With their fiercely staring eyes, pointed razor sharp fangs, and sleek powerful bodies, wolves have captured people’s imaginations throughout the ages. This popularity is perhaps to their detriment since people have begun breeding them with dogs and then swiftly learning that wolfdogs make rather terrible pets. Given how many are surrendered to shelters, who tend to have a kill-on-the-spot policy for animals that are suspected to have any wolf in them, sanctuaries for wolfdogs like the Yamnuska Wolfdog Sanctuary are extremely important.
Yamnuska Wolfdog Sanctuary Tour
Located just 45 minutes west of Calgary along Highway 1A, the Yamnuska Wolfdog Sanctuary is an exciting and informative place to visit. The sanctuary is a non-profit so the fees you pay to view the animals goes toward their care. A simple walking visit of the sanctuary will cost you about $24, an “interpretive” tour with a wolfdog expert is $34, and an “interactive tour” where you can enter one of the “high content” wolfdogs enclosures and pet some of the lower content wolf dogs is $54 per person. We opted for the interactive tour and it was well worth the extra money!
The wolf content of the wolfdogs is determined through genetic testing, but in general higher content wolfdogs tend to have narrower faces, longer and leaner bodies, and are extremely wary of humans. Lower content wolfdogs tend to have broader faces, look more dog-like, and are more interested in being around humans. Both high and low content wolfdogs however, make terrible pets since they don’t like being enclosed, are bothered by unnatural sounds like cars going by, and generally only listen to their owners when they feel like it, even though they know their names.
The guides had plenty of stories about wolfdogs being unsuitable for city life, such as one chewing through a windowsill to get outside during a storm only to end up stranded on a roof. They will adopt out wolfdogs, but are very choosy about what kind of homes the animals go to. Typically, the owners need to have a large fenced-in property like an acreage, and be willing to not leave while the animal is in their care since wolfdogs only tend to only trust their owners and don’t do well with strangers coming in to feeding them. In light of this, it’s easy to see why so many end up surrendered and why their status as a “trendy”* pet is so troubling.
Many people may not realize this, but one thing we learned at the Sanctuary is that shelters often euthanize suspected wolfdogs on the spot because they’re seen as such poor pets. Genetic testing is the only way to be sure if a suspect wolfdog is truly a wolfdog, but unfortunately genetic testing is prohibitively expensive for shelters, so many dogs are put down that don’t have any wolf in them.
*f*ck pet trends by the way. The official Zen Travellers stance is that until there are no animals needing homes, adopt don’t shop.
Visiting the Sanctuary
The sanctuary hosts 30 wolfdogs, including 10 “ambassador” wolfdogs that aim to increase public awareness,, Rango the “coydog”, and a few rescued farm animals. As we pulled up, a donkey brayed which sent the whole pack, including Rango, into a frenzied group howling session which is a pretty unique and hilarious thing to hear. Once we finished laughing about the howling symphony, we met our guide in the gift shop where you can buy merchandise and delicious local tea blends to support the sanctuary’s operations. The Kuna blend is especially tasty!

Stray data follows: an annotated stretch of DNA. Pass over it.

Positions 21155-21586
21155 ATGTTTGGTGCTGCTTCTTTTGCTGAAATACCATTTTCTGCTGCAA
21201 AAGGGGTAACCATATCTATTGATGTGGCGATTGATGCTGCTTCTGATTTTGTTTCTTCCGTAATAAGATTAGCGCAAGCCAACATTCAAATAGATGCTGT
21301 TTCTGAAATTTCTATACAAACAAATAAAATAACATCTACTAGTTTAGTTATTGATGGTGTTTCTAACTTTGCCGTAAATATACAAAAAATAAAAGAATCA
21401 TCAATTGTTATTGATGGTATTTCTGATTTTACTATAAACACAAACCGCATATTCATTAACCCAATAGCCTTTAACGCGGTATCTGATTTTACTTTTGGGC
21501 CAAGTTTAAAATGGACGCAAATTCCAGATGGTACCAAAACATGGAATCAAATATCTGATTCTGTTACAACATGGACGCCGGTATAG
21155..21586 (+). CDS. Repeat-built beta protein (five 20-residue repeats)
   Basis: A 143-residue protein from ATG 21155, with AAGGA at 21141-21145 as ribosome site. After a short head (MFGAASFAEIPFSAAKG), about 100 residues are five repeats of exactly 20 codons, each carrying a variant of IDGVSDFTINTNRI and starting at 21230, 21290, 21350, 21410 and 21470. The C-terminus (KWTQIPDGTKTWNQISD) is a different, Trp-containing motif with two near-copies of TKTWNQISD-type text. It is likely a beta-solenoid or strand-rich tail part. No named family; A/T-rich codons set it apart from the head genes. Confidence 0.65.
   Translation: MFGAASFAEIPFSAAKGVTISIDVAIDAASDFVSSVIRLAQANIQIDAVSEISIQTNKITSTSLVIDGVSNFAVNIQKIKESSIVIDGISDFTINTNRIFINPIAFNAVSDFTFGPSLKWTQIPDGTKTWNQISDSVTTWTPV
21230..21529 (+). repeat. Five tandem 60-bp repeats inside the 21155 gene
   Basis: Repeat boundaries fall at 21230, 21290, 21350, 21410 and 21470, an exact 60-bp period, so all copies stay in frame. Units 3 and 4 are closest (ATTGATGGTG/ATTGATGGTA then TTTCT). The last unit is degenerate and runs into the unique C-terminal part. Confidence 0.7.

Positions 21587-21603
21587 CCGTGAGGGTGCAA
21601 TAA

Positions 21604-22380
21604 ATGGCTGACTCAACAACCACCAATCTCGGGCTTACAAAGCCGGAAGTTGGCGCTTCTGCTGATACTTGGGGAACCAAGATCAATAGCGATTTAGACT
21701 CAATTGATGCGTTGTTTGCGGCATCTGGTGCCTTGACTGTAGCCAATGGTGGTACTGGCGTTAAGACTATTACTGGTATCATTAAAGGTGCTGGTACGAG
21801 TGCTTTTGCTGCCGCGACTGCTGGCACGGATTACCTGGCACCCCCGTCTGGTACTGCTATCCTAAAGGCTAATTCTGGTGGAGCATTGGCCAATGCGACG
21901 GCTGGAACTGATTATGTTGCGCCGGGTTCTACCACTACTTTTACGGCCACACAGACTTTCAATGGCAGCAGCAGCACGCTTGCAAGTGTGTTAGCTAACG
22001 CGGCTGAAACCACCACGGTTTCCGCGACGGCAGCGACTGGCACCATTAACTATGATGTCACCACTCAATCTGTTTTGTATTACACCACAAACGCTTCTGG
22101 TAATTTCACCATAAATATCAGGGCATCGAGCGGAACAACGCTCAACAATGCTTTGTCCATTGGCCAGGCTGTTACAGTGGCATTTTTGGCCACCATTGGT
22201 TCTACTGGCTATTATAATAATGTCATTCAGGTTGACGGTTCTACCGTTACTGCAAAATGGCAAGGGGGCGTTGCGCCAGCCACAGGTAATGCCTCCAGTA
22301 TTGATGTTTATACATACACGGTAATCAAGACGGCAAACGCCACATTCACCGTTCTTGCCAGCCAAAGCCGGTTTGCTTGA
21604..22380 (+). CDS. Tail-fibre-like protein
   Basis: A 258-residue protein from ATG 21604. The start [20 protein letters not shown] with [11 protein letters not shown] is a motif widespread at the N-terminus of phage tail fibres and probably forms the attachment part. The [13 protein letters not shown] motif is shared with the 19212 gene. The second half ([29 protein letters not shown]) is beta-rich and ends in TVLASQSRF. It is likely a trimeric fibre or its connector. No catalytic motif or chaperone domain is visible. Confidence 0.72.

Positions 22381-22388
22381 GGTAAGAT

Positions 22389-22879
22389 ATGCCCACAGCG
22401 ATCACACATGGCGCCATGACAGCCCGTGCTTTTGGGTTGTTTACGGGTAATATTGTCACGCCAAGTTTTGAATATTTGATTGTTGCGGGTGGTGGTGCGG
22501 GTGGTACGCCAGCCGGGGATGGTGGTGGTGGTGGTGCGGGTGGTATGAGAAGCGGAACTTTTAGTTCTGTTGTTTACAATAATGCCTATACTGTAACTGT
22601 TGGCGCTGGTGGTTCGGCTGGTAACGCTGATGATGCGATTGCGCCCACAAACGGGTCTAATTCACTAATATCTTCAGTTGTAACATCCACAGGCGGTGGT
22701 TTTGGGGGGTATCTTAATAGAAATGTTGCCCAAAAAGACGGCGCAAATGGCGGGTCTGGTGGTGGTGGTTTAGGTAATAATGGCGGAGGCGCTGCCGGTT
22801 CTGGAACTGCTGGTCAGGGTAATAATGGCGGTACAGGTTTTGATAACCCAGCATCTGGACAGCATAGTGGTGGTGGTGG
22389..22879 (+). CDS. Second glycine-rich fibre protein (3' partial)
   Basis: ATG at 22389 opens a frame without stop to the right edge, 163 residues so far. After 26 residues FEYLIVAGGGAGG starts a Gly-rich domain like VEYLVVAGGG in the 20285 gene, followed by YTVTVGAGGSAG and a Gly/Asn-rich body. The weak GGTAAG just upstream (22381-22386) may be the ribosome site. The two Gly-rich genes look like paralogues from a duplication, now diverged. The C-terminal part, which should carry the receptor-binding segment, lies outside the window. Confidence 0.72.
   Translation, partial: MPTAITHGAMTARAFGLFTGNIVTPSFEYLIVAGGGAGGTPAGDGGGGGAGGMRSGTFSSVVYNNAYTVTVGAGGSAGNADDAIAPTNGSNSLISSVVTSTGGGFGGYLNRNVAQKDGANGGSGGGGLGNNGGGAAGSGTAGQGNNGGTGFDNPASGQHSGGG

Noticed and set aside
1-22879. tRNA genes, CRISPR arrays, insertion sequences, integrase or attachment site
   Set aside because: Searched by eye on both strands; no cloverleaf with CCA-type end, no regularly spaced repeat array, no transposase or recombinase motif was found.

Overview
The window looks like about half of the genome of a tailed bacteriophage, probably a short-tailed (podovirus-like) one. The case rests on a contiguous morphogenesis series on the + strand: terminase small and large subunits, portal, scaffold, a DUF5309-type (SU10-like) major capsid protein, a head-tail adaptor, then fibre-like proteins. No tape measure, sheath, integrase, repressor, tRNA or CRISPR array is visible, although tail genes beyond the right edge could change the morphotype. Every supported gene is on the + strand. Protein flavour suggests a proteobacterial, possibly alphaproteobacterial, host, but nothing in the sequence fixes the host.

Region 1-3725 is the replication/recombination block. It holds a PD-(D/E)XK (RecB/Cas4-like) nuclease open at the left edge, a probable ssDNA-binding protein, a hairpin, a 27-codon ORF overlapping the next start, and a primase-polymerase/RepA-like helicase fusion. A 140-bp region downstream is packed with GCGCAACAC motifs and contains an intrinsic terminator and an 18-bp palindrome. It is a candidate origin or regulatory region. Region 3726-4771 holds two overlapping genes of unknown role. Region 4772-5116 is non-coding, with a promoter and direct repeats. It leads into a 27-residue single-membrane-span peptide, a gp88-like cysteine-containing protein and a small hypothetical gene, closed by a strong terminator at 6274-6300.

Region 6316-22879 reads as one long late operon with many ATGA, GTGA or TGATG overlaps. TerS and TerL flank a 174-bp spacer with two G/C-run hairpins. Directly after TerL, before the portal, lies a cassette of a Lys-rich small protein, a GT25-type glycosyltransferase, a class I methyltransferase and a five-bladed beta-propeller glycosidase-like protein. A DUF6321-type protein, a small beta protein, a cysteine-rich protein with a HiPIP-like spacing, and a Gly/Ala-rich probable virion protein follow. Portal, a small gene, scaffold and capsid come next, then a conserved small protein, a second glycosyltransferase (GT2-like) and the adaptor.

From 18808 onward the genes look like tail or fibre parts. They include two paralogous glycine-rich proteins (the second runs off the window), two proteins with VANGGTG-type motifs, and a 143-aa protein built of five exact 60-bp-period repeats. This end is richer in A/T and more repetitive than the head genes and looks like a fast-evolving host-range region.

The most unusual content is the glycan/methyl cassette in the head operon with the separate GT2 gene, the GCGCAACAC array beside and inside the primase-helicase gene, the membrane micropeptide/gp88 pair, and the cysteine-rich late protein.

The guide then led us into an enclosure with some of the higher content wolfdogs. Specifically, we met Kuna who is the original wolfdog and alpha female of the pack, Zeus who is the alpha male of the pack, and Nova an artic wolfdog who is the cousin of the wolfdog that plays Ghost in Game of Thrones! We were given some treats to try to coax the wolfdogs over but since they won’t let anyone tell them how to live their lives, only one lucky visitor got a nose boop from a wolfdog. Indeed, this is an experience that you may be lucky enough to have if you opt for the interactive tour.
The guide didn’t want the experience to be a total bust for everyone else, so she brought some new smells in for them to investigate. Apparently in the wild, wolves will rub their bodies on something when they encounter a new smell in order to bring it back to the pack. It’s quite the thing to see since we tend to think of wolves as these majestic, dignified animals, but they do look pretty silly when they’re rolling all over the ground trying to pick up a scent.
After spending some time at the higher content wolves, we moved over to an enclosure with lower content wolfdogs who will gladly take treats from your hand, enjoy some gentle pets and even shake a paw! They’re all so cute that it’s very hard to pick a favorite.
After the interactive tour, you can spend as much or as little time as you would like walking around the sanctuary and seeing the other wolfdogs. There are also some extremely cute rescued goats that you can watch. We thoroughly enjoyed our time there and were impressed by the knowledge and dedication of the sanctuary’s staff and volunteers. Regrettably, the sanctuary is running at capacity which means that many of these beautiful animals may be turned away and could face being put down. That is why it is of crucial importance that you don’t buy a wolfdog from a breeder and adopt a pet instead.
If you’re inspired to learn more about wolfdogs consider visiting the sanctuary and/or sponsoring one of them. It would be an amazingly Zen way to help a worthy creature.
After spending a morning or afternoon at the Sanctuary, we recommend stopping in at the Half-Hitched Brewing Company to enjoy one of their mouthwatering craft brews and elevated pub eats in their rustic, country-themed dining room, a nice way to end a fun outing from Calgary.